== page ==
• Stephen Harper and Christy Clark at a Sikh temple (CP file photo)

    Is Stephen Harper afraid of "real journalists"?

    That's a question that the editor of Vancouver's oldest Indo-Canadian newspaper is asking after being excluded from a Harper ethnic media round-table event two weeks ago.

    At the 45 minute exclusive 'gathering,' each journalist was allowed to ask Harper one question and then had the opportunity to have their photo taken with the PM.

    The LINK newspaper's Paul Dhillon says he wasn't invited.

    "Prime Minister Stephen Harper is running scared these days following his many scandals in 2013 that has threatened to undo his leadership and send him packing, so he avoided the mainstream media last week while he was in Vancouver," Dhillon wrote in an op-ed published in his newspaper.

    "But he did hold a secret meeting with a select few members of the ethnic media, with only two South Asian media outlets.

    "So why weren't all the outlets, especially the bigger known ones from both the South Asian as well as the Chinese-Canadian community, invited to

    Read More »from Stephen Harper, Christy Clark ‘ethnic media’ events rile ‘mainstream media’
  • The relationship between Canada and the United states has had its share of ebbs and flows, twists and turns and ups and downs.

    A new report by the Fraser Institute released on Thursday suggests that there is a growing rift between the two countries. A rift that, in some ways, negatively affects Canada.

    The report titled 'The State of Canada-US Relations 2014' does a good job of highlighting recent U.S. government measures that have hurt our economy:

    The main sector in US-bound trade showing growth in the last decade, crude oil products, is also the one facing most political interference from US decision makers.

    The six-year delay in the international permit for [the Keystone XL pipeline] to cross the Canada-USA border is without precedent in our bilateral relations. At the same time, the US mandatory country-of-origin labeling rule, which took effect in 2009, has severely damaged the decades-old and deeply integrated supply chain in beef and pork, costing Canadian producers some $1 billion

    Read More »from Growing rift between Canada and U.S. affecting our economy, foreign policy
  • Editorial cartoon by Aislin

    Every once in a while, former Reform Party leader Preston Manning resurfaces on the national scene with something interesting to say.

    On Wednesday morning, at the National Press Gallery in Ottawa, he didn't disappoint.

    Manning — joined by former Alberta cabinet minster Ted Morton — launched his conservative think-tank's new website, reformorabolish.ca, as a means to engage the public and to inspire the Harper government on this hot button issue.

    The Manning Centre is asking Canadians to visit the website and to vote for two of six options to reform or abolish the Senate

    The options — aptly named after what one might do to a run-down house — include:

    - tear it down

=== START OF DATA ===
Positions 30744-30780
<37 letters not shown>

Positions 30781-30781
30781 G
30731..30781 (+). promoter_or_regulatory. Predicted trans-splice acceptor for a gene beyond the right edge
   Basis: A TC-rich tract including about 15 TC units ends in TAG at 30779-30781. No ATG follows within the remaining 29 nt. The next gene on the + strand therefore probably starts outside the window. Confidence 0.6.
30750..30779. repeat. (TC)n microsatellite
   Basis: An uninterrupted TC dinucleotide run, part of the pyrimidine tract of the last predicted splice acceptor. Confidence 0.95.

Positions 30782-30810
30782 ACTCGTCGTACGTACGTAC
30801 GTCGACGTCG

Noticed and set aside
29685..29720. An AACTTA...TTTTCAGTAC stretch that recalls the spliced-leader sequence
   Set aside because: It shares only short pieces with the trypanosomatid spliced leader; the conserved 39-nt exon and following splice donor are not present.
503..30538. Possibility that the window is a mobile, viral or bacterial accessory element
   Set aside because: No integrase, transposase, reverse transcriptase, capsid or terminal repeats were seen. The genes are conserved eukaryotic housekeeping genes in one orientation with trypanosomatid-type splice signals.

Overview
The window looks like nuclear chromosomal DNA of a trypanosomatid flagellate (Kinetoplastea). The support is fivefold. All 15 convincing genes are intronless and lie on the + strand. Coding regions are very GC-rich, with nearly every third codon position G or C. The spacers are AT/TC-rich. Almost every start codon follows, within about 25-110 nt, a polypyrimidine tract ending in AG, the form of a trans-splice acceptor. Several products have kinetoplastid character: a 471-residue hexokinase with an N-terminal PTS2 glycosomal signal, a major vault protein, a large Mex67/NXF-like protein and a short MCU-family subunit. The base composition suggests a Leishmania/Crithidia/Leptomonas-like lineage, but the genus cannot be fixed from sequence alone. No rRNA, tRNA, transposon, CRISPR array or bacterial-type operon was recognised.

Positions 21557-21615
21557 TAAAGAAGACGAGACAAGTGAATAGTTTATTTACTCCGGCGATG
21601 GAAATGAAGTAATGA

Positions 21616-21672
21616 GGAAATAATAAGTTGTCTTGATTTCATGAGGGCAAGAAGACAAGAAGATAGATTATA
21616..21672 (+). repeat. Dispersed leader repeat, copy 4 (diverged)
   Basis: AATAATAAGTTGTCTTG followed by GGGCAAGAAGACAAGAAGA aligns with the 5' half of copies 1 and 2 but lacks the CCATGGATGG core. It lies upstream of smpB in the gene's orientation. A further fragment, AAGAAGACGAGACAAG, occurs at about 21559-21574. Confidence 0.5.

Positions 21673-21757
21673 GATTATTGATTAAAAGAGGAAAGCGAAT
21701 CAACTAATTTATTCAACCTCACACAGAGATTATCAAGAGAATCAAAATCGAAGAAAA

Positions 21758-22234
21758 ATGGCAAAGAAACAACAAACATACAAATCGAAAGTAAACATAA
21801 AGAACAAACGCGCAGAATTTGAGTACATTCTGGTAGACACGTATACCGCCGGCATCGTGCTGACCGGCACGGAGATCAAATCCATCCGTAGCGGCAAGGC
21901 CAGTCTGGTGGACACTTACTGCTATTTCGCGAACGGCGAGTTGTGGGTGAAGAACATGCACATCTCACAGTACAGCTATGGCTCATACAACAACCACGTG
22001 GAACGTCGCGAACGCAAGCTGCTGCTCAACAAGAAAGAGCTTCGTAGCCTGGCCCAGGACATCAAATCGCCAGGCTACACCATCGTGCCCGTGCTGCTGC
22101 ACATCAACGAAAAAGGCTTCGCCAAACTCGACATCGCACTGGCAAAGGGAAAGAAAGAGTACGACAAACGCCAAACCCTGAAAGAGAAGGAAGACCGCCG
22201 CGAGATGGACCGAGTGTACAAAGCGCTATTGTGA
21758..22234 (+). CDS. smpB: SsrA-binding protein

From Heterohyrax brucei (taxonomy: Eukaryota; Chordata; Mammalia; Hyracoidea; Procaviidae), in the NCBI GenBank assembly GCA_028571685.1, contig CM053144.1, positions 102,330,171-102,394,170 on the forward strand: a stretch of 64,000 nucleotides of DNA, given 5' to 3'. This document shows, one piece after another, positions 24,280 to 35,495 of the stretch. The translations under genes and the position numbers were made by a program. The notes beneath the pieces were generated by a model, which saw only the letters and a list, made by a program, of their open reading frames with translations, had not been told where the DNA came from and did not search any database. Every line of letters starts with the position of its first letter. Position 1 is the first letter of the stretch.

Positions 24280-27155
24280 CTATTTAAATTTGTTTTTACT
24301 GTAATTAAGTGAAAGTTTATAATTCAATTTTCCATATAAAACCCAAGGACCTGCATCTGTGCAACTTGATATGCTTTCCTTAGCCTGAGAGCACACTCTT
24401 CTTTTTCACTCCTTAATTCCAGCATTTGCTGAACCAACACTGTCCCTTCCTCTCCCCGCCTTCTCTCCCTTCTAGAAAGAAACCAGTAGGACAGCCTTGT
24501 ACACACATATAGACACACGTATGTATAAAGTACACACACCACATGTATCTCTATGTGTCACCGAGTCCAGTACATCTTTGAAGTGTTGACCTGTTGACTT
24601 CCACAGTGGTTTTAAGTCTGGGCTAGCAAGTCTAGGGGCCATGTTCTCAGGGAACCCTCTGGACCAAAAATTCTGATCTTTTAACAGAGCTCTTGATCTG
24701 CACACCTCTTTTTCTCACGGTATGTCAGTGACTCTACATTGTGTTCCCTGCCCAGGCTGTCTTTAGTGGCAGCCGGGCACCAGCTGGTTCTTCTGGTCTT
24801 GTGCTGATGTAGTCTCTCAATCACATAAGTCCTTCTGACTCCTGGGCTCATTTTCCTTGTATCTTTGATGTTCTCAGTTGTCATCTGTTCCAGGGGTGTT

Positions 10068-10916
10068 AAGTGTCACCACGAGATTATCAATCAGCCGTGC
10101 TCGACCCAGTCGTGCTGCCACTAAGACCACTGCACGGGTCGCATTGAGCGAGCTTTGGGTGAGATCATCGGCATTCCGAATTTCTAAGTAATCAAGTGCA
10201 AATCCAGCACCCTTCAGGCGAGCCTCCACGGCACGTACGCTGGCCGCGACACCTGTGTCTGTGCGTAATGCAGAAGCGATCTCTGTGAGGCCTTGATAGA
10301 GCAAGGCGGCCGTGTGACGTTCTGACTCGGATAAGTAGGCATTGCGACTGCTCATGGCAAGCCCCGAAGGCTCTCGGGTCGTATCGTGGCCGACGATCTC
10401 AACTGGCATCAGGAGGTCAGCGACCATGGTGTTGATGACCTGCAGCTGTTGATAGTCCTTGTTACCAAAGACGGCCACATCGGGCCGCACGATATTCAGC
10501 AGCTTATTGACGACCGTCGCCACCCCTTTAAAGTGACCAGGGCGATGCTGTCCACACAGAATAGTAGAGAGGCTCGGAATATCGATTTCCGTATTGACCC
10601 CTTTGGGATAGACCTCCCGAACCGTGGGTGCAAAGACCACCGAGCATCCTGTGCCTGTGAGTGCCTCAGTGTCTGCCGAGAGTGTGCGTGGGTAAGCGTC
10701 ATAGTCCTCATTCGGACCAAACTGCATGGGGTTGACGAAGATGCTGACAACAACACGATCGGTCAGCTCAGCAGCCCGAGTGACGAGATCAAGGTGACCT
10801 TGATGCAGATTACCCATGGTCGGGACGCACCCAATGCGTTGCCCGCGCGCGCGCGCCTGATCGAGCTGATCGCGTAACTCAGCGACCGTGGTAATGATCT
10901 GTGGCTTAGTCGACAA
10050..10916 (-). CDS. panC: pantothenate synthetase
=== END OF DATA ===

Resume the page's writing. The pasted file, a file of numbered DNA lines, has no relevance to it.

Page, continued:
- major reno

    - minor reno

    - status quo

    - deferred demolition

    - housekeeping

    The website is really well-done.

    It's the culmination of an October 2013 blue ribbon symposium — organized by the Manning Centre — which included senators, academics, activists and politicians, all putting forward their ideas about the future of the

    Read More »from Preston Manning launches new Senate reform initiative
  • After several tumultuous months of caucus defections, a slide in the polls and intense criticism of how she handled the most recent weather crisis, Newfoundland Premier Kathy Dunderdale has called it quits.

    Cutting her Florida vacation short, Dunderdale returned to the legislature on Wednesday morning to explain her decision to her Tory caucus.

    She then delivered a prepared statement to the media.

    "Ancient Hebrew scriptures teach us that there is a time for everything and a season for every activity under the heavens. I have discovered that this also applies to public service. Just as you know when it's time to step up, you also know when it is time to step back and that time for me is now," Dunderdale said noting that she will officially step down as of this Friday.

    "As the first woman to serve as premier, I hope I have stoked the fire of imagination of young girls in our province and have inspired them to consider running for public office."

    [ More Politics: Stephen Harper rocks out in

    Read More »from Embattled Newfoundland Premier Kathy Dunderdale announces her retirement
  • Stephen Harper, of course, is not shy about sharing his musical stylings.

    He's performed at a Tory Christmas party and most recently at the Conservative Party convention in Calgary.

    This, however, has to be his most prominent international gig.

    On Tuesday evening, Harper took to the stage in Israel, as part of his first official visit to the Jewish state.

    [ Related: Tory MP asks to be included in the 'million-dollar shot' during Mideast stop ]

    Here's another clip, posted to YouTube yesterday.

    Harper's performance is getting some mixed reviews.

    Here is how the Jerusalem Post described it.

    "On the eve of his last full day in Israel, Canadian Prime Minister Stephen Harper took to the stage at the state dinner at the David Citadel Hotel in Jerusalem on Tuesday evening to show off his singing talents and his love for the Beatles.

    Harper courageously performed "Hey Jude" in front of the audience, with Prime Minister Binyamin Netanyahu and his wife Sara gleefully sitting near the stage humming along."

    Read More »from Stephen Harper rocks out in Israel with Beatles tunes
  • There are those cynics among us who think Stephen Harper's trip to Israel is nothing but politics; that the Conservative Party's staunch support for the Jewish state is somehow a covert action to win votes in the Jewish-Canadian community.